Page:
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In Hennepin County, Assessor Jim Atchison said Minneapolis is seeing increases in its property tax base that easily rival any of those put up by nearby suburbs.
“Apartments countywide are up $1.6 billion, or 18 percent,” he said, “and about half of that, $800 million, is new construction, with $600 million in Minneapolis alone. And that’s just apartments, not condos.”
Jumps in the value of existing homes in Hennepin County range from 14 percent to 17 percent in older suburbs such as Hopkins, Brooklyn Center and Robbinsdale, to 20 percent or more in such Lake Minnetonka outposts as Excelsior and Tonka Beach.
The setting of basic values is the starting gun for a process that ends each year in the mailing of property tax bills. And that will vary some by jurisdiction.
Officials in Anoka County say their residential bounceback is so much stronger than the commercial sector’s that homeowners are liable to find themselves shouldering more of the cost of local government.
Not all good news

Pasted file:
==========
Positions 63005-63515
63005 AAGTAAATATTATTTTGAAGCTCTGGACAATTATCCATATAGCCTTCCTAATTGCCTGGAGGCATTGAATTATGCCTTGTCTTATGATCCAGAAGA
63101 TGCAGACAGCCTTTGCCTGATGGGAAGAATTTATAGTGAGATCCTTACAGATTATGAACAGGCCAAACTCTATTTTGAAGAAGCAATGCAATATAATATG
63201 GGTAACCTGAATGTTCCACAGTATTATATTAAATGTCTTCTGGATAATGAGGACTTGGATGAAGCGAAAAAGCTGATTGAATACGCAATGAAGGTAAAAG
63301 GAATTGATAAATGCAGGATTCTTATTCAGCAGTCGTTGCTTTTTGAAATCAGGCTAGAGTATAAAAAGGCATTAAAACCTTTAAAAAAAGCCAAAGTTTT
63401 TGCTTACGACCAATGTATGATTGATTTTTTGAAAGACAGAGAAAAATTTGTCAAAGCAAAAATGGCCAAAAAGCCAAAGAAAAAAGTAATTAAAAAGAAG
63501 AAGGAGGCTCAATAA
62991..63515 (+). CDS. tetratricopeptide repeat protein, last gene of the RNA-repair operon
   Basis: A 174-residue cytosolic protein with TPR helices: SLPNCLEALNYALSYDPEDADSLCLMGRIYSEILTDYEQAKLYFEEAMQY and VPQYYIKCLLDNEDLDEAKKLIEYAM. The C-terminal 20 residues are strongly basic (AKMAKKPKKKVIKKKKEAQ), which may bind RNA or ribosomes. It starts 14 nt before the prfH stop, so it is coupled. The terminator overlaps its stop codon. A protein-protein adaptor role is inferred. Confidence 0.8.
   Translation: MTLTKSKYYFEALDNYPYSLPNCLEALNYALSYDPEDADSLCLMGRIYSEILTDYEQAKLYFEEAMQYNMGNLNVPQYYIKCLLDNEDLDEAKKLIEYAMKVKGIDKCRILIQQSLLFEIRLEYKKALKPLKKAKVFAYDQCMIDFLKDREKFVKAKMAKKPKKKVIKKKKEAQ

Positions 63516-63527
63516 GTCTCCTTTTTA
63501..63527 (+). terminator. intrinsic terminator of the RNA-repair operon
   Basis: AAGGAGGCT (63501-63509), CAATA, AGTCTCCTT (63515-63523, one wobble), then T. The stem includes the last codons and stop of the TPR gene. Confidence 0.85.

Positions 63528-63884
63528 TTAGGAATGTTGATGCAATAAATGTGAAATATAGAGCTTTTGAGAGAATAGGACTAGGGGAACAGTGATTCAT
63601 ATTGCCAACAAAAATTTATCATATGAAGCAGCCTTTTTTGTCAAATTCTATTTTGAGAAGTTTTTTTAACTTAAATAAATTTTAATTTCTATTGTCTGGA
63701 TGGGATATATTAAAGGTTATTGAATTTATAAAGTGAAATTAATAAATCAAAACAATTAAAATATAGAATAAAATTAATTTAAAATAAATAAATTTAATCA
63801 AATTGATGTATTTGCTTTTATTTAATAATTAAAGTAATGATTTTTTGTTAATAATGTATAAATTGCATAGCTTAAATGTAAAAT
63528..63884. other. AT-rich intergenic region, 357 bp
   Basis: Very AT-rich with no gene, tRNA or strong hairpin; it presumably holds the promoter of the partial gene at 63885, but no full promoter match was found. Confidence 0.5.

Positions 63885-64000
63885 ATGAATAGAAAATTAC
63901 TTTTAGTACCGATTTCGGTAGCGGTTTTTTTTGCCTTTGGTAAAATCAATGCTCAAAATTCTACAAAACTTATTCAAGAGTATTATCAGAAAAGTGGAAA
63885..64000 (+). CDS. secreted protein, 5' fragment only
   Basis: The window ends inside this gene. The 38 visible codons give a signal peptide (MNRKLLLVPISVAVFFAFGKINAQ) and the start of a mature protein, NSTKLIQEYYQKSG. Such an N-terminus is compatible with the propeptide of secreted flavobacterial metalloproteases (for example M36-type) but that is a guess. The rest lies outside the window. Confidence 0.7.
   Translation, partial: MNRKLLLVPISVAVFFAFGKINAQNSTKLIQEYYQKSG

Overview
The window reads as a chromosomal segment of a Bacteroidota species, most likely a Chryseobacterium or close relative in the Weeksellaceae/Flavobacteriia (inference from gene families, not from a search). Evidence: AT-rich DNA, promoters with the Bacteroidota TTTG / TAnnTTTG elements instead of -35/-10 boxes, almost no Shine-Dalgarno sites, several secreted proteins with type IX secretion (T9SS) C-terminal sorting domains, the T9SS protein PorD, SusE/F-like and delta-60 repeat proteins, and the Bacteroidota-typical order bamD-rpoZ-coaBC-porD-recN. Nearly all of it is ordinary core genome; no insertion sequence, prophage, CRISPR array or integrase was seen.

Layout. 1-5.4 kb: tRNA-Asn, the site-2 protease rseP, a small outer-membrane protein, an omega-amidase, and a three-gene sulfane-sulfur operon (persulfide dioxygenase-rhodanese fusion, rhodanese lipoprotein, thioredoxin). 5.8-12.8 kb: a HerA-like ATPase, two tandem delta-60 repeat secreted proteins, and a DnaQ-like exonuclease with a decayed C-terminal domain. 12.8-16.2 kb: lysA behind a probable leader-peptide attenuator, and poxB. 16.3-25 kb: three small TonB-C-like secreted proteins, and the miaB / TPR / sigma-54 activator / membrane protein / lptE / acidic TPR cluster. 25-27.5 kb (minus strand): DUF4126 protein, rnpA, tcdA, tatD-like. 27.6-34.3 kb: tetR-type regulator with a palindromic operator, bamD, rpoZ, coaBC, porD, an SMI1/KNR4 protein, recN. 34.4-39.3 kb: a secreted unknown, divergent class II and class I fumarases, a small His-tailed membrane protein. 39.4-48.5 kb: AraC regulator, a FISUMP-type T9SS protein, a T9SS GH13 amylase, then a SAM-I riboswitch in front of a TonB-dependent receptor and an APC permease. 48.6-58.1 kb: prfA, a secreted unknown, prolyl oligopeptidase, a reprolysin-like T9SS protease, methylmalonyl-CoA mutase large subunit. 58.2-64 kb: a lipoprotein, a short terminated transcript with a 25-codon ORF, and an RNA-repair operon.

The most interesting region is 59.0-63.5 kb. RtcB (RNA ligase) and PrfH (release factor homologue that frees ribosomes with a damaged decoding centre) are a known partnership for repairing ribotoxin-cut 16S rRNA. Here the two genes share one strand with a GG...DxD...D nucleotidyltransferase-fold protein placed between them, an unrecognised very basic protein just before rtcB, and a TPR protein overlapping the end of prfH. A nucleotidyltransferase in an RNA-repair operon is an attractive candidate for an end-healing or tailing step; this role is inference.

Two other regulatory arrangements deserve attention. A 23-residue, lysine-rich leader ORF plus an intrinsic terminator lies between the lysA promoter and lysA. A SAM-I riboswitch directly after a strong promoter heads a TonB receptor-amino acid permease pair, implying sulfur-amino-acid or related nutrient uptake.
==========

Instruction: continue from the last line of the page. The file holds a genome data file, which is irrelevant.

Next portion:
“The headline to me is $2 billion in new construction,” Atchison said. “Even though commercial is up 3 percent and residential 9 percent,” he said, commercial is taxed much more heavily, “although it isn’t a third of the tax base.”
The darker side to the picture, reports online real estate tracker Zillow, is the large number of homeowners still underwater on their mortgages.
Overall the Twin Cities area is no worse than the nation (18.6 percent, a shade under the national average), but it contains some extremely high figures. Exurban Isanti County, for instance, stands at 34 percent of mortgages with negative equity, and Sherburne is at 27 percent, the same range as for some stressed city and suburban neighborhoods closer in.
Even so, officials say, it’s notable that home values are also rebounding in cities offering some of the lowest price homes.
In Dakota County, for instance, median home values jumped between 12 and 14 percent in modestly priced South St. Paul and the posh enclave of Sunfish Lake, where the average value rose by nearly $90,000.
“Things are hot in this metro for homes fairly close in, that are selling for less than $200,000,” Stillwater real estate agent Melissa Pugh said. “Young people these days with their student loans find it very hard to jump into houses costing a lot more than that.”
David Peterson • 952-746-3285